Monday, February 28, 2011



Sunday, February 27, 2011


I've been looking forward to tonight's Academy Awards ceremony with a more-than-usual excitement for some reason. Maybe it's because this year I'm getting together with a group of friends to watch the whole thing from the start, from the pre-show, so we can check out all the outfits worn by tonight's guests.
One aspect that I am really looking forward to is the fact that Anne Hathaway and James Franco (also nominated for best actor in a leading role) will be hosting this year's show. I love both of them and from the short ABC promos I've seen on YouTube, I believe they will do a memorable job (though beating Hugh Jackman's performance two years ago will be somewhat hard).
If you recognized this post's title/first line, you can tell I couldn't help but think about All About Eve. I've been thinking about this movie lately for several reasons, and particularly now because it's awards season.  I came across two scenes which I want to share.  The first one that came to mind is actually the end scene, which I love for it's acting, art direction, and because its depiction of reality gives me the chills.
The second one is Margo Channing's monologue, I had almost forgotten what an INCREDIBLE piece of acting that was (Bette Davis, we love you).
So here they are, I'll leave you to them while I continue to resist eating the (surprise) fabulous cupcakes I  had made for tonight and that my friends should -hopefully- get to taste.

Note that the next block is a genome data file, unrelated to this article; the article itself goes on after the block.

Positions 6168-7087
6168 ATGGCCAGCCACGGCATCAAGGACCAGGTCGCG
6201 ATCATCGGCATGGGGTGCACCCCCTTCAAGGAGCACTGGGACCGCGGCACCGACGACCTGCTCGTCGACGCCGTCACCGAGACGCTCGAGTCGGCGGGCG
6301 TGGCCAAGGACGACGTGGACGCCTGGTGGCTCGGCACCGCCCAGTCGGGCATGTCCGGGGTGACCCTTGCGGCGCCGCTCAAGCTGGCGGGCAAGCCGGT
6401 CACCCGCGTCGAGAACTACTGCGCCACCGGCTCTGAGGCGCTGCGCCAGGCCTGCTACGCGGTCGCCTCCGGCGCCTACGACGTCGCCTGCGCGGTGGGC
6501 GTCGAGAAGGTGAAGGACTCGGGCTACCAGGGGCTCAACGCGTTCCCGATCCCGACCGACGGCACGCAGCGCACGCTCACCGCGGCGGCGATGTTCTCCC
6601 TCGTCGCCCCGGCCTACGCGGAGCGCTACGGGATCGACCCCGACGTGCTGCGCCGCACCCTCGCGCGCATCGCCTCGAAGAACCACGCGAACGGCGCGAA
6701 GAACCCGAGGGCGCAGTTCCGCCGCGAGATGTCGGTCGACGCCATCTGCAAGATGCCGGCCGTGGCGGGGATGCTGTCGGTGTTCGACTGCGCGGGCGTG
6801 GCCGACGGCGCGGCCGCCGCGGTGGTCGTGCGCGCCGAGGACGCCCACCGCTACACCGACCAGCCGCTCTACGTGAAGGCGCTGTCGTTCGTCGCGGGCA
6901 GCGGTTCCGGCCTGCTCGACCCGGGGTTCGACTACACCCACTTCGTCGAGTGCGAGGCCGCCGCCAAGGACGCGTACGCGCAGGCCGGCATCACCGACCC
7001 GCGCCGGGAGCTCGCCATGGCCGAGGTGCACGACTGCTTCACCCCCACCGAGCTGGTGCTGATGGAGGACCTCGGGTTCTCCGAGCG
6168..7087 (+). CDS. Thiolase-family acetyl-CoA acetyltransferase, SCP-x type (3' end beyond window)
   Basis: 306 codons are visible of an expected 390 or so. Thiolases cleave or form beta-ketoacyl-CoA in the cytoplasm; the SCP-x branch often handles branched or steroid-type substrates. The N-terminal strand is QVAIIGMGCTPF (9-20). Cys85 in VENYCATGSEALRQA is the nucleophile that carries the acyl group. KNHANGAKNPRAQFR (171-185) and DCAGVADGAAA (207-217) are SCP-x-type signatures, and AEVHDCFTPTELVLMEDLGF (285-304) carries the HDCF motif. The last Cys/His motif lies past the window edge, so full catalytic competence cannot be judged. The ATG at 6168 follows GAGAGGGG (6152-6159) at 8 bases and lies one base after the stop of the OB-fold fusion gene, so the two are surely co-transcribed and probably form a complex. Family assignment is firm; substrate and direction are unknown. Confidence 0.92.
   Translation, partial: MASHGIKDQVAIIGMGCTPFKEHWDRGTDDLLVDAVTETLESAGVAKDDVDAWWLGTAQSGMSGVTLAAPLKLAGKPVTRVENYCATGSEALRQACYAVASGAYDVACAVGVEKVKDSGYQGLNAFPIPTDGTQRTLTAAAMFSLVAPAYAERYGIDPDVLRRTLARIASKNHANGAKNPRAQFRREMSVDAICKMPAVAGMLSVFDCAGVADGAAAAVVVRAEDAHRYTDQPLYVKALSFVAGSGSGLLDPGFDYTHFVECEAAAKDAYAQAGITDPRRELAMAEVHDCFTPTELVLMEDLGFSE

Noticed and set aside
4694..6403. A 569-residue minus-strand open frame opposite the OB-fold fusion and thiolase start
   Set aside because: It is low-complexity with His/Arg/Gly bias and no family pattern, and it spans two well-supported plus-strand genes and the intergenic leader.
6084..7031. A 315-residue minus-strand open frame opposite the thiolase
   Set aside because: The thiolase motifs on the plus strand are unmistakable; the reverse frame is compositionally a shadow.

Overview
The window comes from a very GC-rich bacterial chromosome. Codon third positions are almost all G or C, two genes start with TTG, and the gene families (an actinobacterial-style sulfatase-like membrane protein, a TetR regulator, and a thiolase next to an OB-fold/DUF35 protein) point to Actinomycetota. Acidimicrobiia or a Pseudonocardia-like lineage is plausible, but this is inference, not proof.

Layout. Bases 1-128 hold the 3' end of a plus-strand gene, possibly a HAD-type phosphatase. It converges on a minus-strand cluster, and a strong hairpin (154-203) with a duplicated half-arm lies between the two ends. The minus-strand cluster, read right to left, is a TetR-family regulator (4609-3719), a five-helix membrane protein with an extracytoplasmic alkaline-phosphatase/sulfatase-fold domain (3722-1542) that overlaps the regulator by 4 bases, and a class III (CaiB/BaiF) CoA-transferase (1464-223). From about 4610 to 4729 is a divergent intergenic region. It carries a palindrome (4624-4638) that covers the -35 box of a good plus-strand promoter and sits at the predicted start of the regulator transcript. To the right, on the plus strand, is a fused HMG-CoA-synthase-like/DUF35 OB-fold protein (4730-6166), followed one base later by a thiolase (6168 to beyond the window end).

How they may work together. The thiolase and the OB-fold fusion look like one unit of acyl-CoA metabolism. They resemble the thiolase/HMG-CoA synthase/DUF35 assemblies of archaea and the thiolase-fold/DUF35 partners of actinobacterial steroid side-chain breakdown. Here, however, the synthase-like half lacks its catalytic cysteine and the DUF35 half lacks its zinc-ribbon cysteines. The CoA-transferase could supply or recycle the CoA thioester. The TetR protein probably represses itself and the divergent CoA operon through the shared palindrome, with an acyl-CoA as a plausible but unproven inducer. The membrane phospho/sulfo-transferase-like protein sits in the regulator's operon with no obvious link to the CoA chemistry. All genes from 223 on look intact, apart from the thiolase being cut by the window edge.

Only a few more hours to go. Enjoy.

Sunday, February 20, 2011


After two failed attempts at going to the movies last night - even trying two different movie theaters- a friend and I settled for a movie at his place. We decided to watch The Tourist despite ALL the negative reviews it had received. Half-way through the movie we couldn't agree more with everyone who held this position, but what struck me the most was the terrible choice in music throughout the whole film. It was AWFUL.


 This immediately made me think of a scene in GASLIGHT which exemplifies the exact opposite: the perfect choice in music for one of the most dramatic moments in the film.  This is one of my favorite movies, I believe I've mentioned this before on this blog, and it is one I would come back to all the time as child.  Besides a couple other scenes, including one where the main character screams the name of her housekeeper a zillion times like a madwoman, this is a part I'd watch over and over again (and once again I am suprised my parents never sent me to therapy).

Here is Ingrid Bergman playing Paula Anton, the mentally tortured wife of Gregory Anton (played by Charles Boyer), suffering a crisis to the sound of one of Chopin's greatest pieces : Ballade No. 1, Op. 23 in G minor.  Enjoy.